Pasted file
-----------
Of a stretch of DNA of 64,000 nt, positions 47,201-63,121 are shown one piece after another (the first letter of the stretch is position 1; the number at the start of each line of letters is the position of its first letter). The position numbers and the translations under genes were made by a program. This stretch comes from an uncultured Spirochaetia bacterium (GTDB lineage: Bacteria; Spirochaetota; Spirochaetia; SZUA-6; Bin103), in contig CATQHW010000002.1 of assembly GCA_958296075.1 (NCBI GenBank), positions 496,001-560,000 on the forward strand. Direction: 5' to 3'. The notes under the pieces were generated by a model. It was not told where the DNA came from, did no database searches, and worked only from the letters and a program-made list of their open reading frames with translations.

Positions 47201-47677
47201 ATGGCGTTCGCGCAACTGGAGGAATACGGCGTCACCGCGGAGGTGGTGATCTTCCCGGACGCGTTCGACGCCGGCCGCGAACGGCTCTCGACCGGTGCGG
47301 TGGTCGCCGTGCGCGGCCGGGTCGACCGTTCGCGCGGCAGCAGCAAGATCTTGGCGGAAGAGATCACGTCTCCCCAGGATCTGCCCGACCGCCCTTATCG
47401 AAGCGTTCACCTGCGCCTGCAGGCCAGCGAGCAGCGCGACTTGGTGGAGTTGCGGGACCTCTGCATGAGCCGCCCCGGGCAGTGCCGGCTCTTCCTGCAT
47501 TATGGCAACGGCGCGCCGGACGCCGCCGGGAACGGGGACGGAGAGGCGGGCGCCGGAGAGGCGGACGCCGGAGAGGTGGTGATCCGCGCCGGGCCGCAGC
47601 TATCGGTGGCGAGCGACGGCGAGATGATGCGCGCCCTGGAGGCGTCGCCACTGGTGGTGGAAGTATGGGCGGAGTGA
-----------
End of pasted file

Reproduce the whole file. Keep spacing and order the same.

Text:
Of a stretch of DNA of 64,000 nt, positions 47,201-63,121 are shown one piece after another (the first letter of the stretch is position 1; the number at the start of each line of letters is the position of its first letter). The position numbers and the translations under genes were made by a program. This stretch comes from an uncultured Spirochaetia bacterium (GTDB lineage: Bacteria; Spirochaetota; Spirochaetia; SZUA-6; Bin103), in contig CATQHW010000002.1 of assembly GCA_958296075.1 (NCBI GenBank), positions 496,001-560,000 on the forward strand. Direction: 5' to 3'. The notes under the pieces were generated by a model. It was not told where the DNA came from, did no database searches, and worked only from the letters and a program-made list of their open reading frames with translations.

Positions 47201-47677
47201 ATGGCGTTCGCGCAACTGGAGGAATACGGCGTCACCGCGGAGGTGGTGATCTTCCCGGACGCGTTCGACGCCGGCCGCGAACGGCTCTCGACCGGTGCGG
47301 TGGTCGCCGTGCGCGGCCGGGTCGACCGTTCGCGCGGCAGCAGCAAGATCTTGGCGGAAGAGATCACGTCTCCCCAGGATCTGCCCGACCGCCCTTATCG
47401 AAGCGTTCACCTGCGCCTGCAGGCCAGCGAGCAGCGCGACTTGGTGGAGTTGCGGGACCTCTGCATGAGCCGCCCCGGGCAGTGCCGGCTCTTCCTGCAT
47501 TATGGCAACGGCGCGCCGGACGCCGCCGGGAACGGGGACGGAGAGGCGGGCGCCGGAGAGGCGGACGCCGGAGAGGTGGTGATCCGCGCCGGGCCGCAGC
47601 TATCGGTGGCGAGCGACGGCGAGATGATGCGCGCCCTGGAGGCGTCGCCACTGGTGGTGGAAGTATGGGCGGAGTGA